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How to Choose the Right Tent

How to Choose the Right Tent

Whether you're hiking, hunting, camping, skiing or any of the other awesome outdoor pursuits your family enjoys, selecting the right tent for your adventure is critical. A tent keeps you and your gear dry, warm and sheltered, and it protects you from insects. The tent your party should take on your adventure should be practical for the kind of camping you plan to do, and it should provide snug shelter from strong winds, rain and snow. Here are four different kinds of tents, and the considerations you'll need to keep in mind while you're making your selection. 


1. Wall Tent
A large wall tent, 12 x 14 feet, will accommodate four people comfortably. It has room enough for moving about inside, and plenty of head room. With a wood-burning tent stove, it will keep the party warm in any weather. A key point: Tents are made from several kinds of fabrics, including canvas and water-repellent cotton, but most recreational tents today are made from nylon. Nylon is exceptionally strong, easy to repair if torn, will not rot, is water resistant and weighs only a few ounces per square yard. However, when a stove will be used to heat the tent, it is better to have a tent constructed from canvas. Although it's heavy, canvas is less flammable than nylon. If you intend to use a wood-burning stove, the tent must have a fireproof ring for the stovepipe to exit without scorching the tent fabric. The stovepipe must project at least a foot above the ridge of the tent, so the wind will not blow sparks onto the roof.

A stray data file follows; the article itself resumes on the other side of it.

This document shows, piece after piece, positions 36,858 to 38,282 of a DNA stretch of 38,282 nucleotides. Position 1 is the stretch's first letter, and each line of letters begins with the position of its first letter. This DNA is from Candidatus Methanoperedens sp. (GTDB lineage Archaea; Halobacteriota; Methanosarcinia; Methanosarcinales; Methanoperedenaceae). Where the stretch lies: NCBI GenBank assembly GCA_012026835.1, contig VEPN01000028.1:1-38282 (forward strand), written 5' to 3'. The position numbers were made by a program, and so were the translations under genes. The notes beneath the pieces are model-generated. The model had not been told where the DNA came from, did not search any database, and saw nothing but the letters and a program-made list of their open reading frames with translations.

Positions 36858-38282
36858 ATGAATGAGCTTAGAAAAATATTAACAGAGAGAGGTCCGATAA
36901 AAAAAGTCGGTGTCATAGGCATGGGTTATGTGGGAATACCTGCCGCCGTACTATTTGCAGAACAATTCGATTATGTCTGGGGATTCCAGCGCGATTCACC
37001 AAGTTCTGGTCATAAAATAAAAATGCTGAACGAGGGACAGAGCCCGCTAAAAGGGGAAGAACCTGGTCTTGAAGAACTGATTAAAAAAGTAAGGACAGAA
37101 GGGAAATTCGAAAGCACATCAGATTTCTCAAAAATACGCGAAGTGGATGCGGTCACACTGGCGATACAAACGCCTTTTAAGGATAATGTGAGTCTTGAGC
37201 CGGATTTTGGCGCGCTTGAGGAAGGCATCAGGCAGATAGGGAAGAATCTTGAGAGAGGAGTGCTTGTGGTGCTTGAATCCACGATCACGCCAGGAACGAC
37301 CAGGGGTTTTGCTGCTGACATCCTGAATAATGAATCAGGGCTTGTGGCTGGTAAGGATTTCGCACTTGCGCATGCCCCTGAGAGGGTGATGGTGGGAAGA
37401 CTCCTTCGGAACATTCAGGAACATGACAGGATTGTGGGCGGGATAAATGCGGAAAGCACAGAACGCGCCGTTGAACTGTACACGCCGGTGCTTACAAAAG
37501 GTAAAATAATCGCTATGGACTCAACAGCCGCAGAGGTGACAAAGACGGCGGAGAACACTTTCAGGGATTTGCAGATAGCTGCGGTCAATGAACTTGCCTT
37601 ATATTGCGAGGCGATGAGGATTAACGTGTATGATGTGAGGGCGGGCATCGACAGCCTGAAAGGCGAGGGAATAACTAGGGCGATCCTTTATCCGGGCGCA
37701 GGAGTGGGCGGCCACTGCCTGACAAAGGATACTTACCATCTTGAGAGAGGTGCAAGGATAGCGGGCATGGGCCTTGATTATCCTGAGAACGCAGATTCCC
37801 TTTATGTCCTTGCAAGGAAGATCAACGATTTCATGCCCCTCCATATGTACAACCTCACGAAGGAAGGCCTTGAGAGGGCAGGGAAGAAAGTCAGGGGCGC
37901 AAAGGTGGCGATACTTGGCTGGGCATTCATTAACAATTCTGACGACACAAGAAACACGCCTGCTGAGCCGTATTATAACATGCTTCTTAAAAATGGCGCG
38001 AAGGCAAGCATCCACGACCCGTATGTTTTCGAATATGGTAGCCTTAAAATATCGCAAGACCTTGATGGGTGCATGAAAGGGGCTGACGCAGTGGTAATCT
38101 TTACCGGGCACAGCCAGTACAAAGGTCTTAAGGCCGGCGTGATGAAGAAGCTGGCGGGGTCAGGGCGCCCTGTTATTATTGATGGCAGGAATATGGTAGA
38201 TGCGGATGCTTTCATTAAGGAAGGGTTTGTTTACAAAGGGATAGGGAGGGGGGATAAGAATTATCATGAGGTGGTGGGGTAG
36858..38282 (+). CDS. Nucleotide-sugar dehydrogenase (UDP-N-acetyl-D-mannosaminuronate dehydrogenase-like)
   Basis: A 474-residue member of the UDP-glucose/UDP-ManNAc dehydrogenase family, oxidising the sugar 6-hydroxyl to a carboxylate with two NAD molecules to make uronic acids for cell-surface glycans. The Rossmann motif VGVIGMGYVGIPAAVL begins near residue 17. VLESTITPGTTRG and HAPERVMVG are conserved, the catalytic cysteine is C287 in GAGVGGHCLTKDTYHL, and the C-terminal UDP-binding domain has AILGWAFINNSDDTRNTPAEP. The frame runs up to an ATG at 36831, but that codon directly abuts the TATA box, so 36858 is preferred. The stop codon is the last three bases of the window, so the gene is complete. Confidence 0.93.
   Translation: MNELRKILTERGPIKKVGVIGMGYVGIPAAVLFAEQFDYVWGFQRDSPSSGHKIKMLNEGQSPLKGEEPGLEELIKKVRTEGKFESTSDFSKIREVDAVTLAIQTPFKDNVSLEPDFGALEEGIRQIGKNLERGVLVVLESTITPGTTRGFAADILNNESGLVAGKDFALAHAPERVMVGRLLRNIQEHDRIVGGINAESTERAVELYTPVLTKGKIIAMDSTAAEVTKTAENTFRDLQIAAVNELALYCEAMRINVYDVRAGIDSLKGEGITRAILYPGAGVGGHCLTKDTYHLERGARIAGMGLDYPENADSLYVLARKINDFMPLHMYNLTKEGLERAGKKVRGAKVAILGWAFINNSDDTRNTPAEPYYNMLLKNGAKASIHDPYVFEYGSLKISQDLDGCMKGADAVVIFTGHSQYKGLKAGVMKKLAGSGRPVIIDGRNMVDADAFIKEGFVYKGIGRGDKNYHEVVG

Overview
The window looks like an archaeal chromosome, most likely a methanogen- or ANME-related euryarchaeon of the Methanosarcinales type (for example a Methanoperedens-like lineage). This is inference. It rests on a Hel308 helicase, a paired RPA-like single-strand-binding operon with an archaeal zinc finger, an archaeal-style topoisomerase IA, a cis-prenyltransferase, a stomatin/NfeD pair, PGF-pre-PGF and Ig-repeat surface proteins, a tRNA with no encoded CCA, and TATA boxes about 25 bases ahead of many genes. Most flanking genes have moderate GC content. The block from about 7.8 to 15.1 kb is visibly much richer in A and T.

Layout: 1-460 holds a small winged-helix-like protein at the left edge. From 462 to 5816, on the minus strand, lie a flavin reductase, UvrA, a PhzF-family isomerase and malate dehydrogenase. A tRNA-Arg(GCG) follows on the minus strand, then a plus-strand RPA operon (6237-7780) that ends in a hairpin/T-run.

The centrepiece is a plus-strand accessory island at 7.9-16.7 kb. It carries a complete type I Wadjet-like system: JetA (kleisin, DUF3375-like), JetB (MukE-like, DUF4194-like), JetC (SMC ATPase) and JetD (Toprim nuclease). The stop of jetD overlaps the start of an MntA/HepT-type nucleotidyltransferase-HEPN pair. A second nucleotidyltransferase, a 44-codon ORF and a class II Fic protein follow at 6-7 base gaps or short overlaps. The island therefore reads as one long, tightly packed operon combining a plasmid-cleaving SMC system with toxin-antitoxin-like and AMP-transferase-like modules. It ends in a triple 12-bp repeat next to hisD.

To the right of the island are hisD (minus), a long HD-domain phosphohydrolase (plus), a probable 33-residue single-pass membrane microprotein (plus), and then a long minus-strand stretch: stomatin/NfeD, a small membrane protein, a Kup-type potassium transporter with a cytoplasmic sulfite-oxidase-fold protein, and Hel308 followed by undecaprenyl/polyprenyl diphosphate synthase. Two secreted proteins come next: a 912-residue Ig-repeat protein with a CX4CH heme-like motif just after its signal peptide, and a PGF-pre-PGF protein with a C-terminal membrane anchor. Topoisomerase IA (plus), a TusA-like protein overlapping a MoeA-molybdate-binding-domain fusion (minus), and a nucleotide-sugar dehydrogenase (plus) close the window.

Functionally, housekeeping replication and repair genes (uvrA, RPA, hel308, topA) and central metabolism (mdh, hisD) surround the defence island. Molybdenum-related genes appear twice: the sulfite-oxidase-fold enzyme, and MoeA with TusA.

A smaller wall tent, 8 x 10 feet, is better for two people...but it will be a little cramped. Sleeping bags should be rolled up during the dame to make more room inside the cooking and eating tent.


2. Forester's Tent
A forester's tent makes use of nylon fabric and aluminum pegs and poles to save weight. You can't build a fire inside one, but a campfire built outside the tent opening will provide enough heat to keep the tent warm and comfortable even in extremely cold weather. 

Because of this tent's design, a fire can be built quite close to it. A forester's tent is set up with three poles: two poles of equal length and a longer ridge pole. The ridge pole should be erected at the rear of the tent. It is an easy tent to set up and take down. If rain or snow blows through the tent's front opening, the tent can be quickly turned to another direction by changing the position of the ridge pole.


3. Mountaineer's Tent
A mountaineer's tent is useful for the hunter or hiker who requires only a place to sleep and protection from the weather. It is small and very light in weight. The tent floor is sewn to its walls, which keeps out drafts, mosquitoes, rain and snow. The tent is not high enough to stand up in, and there is very little room for gear other than a sleeping bag.


4. Lean-To Tent
A lean-to or tarp tent makes a convenient and comfortable shelter. The tarp is simply a rectangle of waterproof cloth with rings called grommets every 2 or 3 feet along the sides and at each corner. The grommets are used to tie and erect the tent. The tarp can be any size that's adequate for shelter. Several different lengths of line for tying will give you the flexibility you require to set up a lean-to. A lean-to tent pitched at a 40-degree angle will provide good protection for beds and gear stored under it. With a fire in front, a lean-to can be warm and comfortable.

This type of tent is particularly suitable in the woods where trees are readily available for use as tent poles, and where there is shelter from the wind...as the lean-to doesn't provide much of that on its own. To keep out rain or gusts of wind, small spruce trees and evergreen boughs may be cut down and stood up at the open ends of the lean-to tent. 

A tarp has many other uses around camp, and we recommend that at least one goes with you on every trip where space is available, even if you don't intend to use the tarp to make a tent. A tarp can be used to cover supplies and equipment; it can be set up as a roof to provide overhead shelter from rain or sun, or it can serve as a windscreen. 

Lead image by Hans de Laat

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